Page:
Bahrain's blaze-hit suq to be rebuilt: Premier
Manama, June 4, 2014
Bahrain's Premier has called for the blaze-hit suq in Muharraq to be rebuilt. His Royal Highness Prime Minister Prince Khalifa bin Salman Al Khalifa gave the instructions as he inspected the damage.
He directed authorities to assess losses and investigate the cause of the blaze and also ordered a review of safety and security standards in the suq, said a report in the Gulf Daily News (GDN), our sister publication.
He stressed the need to fast-track the reconstruction work of the market.
The Premier was briefed on efforts made to put out the fire, prevent it from spreading to neighbouring areas and limit losses.
He expressed his keenness to alleviate the plight of blaze-hit traders and pledged to reduce their losses so that their livelihoods could be preserved.
"Muharraq suq is a vibrant commercial artery and deep-rooted iconic monument," he said.
Following the Premier's directives, Muharraq Governor Salman Bin Hindi met officials representing the ministries of interior and culture to discuss the consequences of Monday's blaze. Muharraq municipal councillors, municipality chief and affected traders attended. An assessment report will be submitted to the Premier's Court early next week.
$395,737 lost in blaze
A Bahraini businessman has lost more than BD150,000 ($395,737) after 10 of his shops were completely destroyed by fire that ripped through one of Bahrain's biggest markets.
Yousif Mohammed Buzaboon fears he could lose more money as he expects his businesses to remain closed until after the Eid holidays.
Traders were not allowed inside the old Muharraq suq yesterday morning to salvage their belongings as forensic teams were still gathering evidence to find the cause of the fire, which gutted 42 shops on Monday.
Firemen were also on standby at the scene because smoke was still rising from some shops. Traders yesterday appealed for government support in hopes of cutting their losses.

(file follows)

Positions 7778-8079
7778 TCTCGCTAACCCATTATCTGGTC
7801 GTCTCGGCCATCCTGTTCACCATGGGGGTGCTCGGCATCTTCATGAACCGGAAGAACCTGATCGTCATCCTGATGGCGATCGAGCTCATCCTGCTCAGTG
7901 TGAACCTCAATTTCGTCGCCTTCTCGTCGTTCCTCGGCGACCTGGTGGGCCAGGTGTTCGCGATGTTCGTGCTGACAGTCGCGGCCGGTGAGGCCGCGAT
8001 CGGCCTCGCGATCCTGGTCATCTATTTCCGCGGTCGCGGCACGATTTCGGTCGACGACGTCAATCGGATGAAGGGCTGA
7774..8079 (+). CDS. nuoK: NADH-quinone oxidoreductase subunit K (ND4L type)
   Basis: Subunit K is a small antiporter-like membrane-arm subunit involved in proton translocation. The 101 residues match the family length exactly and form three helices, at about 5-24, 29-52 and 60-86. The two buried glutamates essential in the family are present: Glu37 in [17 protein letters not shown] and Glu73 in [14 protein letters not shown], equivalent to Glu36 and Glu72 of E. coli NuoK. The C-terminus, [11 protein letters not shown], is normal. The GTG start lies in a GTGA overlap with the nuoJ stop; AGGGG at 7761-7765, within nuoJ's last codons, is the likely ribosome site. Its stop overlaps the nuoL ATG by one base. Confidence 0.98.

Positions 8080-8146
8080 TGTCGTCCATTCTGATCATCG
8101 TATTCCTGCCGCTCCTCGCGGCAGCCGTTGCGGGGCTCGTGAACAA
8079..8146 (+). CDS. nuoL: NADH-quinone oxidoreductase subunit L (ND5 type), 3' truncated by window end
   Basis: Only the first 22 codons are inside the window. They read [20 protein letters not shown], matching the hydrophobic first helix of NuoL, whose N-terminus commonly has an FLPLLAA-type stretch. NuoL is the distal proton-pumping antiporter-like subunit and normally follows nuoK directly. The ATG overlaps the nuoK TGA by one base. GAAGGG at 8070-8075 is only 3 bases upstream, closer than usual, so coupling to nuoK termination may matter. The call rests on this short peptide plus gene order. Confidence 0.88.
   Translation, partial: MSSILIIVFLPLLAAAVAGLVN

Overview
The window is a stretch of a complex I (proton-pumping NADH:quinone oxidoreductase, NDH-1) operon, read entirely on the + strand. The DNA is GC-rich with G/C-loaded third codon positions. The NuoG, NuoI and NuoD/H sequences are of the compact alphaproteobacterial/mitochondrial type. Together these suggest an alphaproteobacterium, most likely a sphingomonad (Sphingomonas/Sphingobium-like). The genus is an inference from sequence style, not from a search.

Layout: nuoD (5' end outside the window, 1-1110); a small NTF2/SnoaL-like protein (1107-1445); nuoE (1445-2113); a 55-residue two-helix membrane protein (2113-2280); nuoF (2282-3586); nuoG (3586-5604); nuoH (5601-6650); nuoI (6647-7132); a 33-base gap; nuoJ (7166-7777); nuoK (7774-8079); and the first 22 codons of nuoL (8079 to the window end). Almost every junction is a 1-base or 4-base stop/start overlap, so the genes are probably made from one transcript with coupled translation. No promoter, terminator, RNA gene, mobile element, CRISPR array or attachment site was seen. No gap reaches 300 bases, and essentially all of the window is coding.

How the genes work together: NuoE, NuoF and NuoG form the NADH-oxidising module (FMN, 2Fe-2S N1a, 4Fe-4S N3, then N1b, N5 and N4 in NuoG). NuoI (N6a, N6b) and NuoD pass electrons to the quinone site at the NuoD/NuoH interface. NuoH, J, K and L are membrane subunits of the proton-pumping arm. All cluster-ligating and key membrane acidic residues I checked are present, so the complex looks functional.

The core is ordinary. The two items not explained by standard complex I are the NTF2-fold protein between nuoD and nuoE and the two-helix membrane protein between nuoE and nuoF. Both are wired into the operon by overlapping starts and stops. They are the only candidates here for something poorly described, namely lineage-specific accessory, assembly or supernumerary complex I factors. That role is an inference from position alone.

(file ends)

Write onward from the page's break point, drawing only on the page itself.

"My brothers and I have owned chain stores for more than 60 years and it was very sad to see the fire ripping through our shops," said Buzaboon.
"Ten of our shops were severely damaged and it could cost more than BD160,000 to repair them.
"We sell clothes and shoes, but it's all gone now.
"I expect we will face more losses as we won't be able to open during Ramadan and Eid. This is the time we do the most business, but I think we cannot even think to open for another six months."
The 52-year-old said his workers were now jobless because of the fire.
"There are around 30 to 40 people who work in these shops - they are all jobless now," he said.
"The shops need to be cleaned, renovated and then reopened for business, which could take months.
"The government must consider the workers' plight as well and offer them help."
The GDN yesterday reported that 65 Civil Defence personnel, 18 fire engines and three water tankers battled the blaze for more than three hours.
It broke out at around 1.20pm in one of the shops and quickly spread due to the presence of flammable materials.
A shop worker said the blaze started due to a short circuit in one of the clothes shops.
"I heard a loud sound and went out of the shop to see what happened," said Mohammed Basheer, who works in a tailoring shop.
"I saw a lot of smoke and flames coming out of one of the shops and many people standing next to it.
"We were all afraid to go near it as it spread quickly.
"The fire has left many workers jobless."
Residents who live in flats behind the gutted shops were not allowed to enter their homes as the area was shut down.
One Indian family, who slept at a friend's house the night of the fire, waited outside the market for hours yesterday morning in the hope of being allowed inside.
"We got to know about the fire from a friend and went to see our flat," said Jisha Varghese, who works as a nurse.
"But police didn't allow us inside as the area was cordoned off Monday night.
"We came back again yesterday morning but we are still waiting to get permission to take our clothes.
"I have a four-year-old son, who wants to go back home to play with his toys, but a police officer said they won't allow us to go inside until they finish investigation and collect evidence." - TradeArabia News Service